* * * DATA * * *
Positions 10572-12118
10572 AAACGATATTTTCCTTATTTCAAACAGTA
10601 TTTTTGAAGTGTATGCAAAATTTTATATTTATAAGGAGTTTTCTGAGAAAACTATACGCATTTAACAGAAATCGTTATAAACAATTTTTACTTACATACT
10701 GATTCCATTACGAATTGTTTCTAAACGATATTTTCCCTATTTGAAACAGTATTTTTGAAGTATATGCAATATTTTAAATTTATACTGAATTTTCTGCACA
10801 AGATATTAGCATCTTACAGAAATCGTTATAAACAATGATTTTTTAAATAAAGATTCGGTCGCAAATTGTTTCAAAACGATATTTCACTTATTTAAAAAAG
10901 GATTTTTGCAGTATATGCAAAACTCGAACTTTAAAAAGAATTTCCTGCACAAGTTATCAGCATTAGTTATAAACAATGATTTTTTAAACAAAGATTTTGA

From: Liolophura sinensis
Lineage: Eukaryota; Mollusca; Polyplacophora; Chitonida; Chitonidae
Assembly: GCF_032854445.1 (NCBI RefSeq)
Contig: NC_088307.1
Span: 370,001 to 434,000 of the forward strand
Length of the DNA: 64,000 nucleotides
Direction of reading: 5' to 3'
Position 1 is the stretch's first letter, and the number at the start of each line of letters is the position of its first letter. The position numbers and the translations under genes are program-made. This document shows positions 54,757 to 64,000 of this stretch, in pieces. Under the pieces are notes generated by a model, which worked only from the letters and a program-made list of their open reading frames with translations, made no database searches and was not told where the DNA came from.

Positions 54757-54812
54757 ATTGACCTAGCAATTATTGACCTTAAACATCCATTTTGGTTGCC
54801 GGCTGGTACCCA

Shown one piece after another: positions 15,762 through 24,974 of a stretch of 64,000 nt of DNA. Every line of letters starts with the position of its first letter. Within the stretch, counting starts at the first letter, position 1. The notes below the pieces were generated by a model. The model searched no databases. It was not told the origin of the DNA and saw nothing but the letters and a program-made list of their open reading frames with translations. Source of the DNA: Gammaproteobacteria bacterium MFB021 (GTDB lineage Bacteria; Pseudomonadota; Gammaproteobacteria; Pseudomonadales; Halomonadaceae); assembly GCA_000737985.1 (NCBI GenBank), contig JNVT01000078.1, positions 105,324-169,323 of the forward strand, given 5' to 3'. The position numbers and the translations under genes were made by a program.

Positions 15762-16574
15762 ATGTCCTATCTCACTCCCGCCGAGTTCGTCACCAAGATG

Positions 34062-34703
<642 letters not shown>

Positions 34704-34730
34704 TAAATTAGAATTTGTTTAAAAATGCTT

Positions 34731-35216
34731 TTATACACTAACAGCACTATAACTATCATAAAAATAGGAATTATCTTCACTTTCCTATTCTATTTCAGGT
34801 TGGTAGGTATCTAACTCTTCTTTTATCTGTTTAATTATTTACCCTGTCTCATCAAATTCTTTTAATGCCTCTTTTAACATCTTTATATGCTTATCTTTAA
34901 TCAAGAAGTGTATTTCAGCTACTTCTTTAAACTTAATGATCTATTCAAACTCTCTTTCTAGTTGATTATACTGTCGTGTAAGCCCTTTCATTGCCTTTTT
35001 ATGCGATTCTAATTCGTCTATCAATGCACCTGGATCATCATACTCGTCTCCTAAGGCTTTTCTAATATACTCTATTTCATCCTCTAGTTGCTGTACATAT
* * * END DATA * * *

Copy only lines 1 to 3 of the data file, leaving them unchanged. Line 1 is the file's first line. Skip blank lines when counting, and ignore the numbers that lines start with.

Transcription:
Positions 10572-12118
10572 AAACGATATTTTCCTTATTTCAAACAGTA
10601 TTTTTGAAGTGTATGCAAAATTTTATATTTATAAGGAGTTTTCTGAGAAAACTATACGCATTTAACAGAAATCGTTATAAACAATTTTTACTTACATACT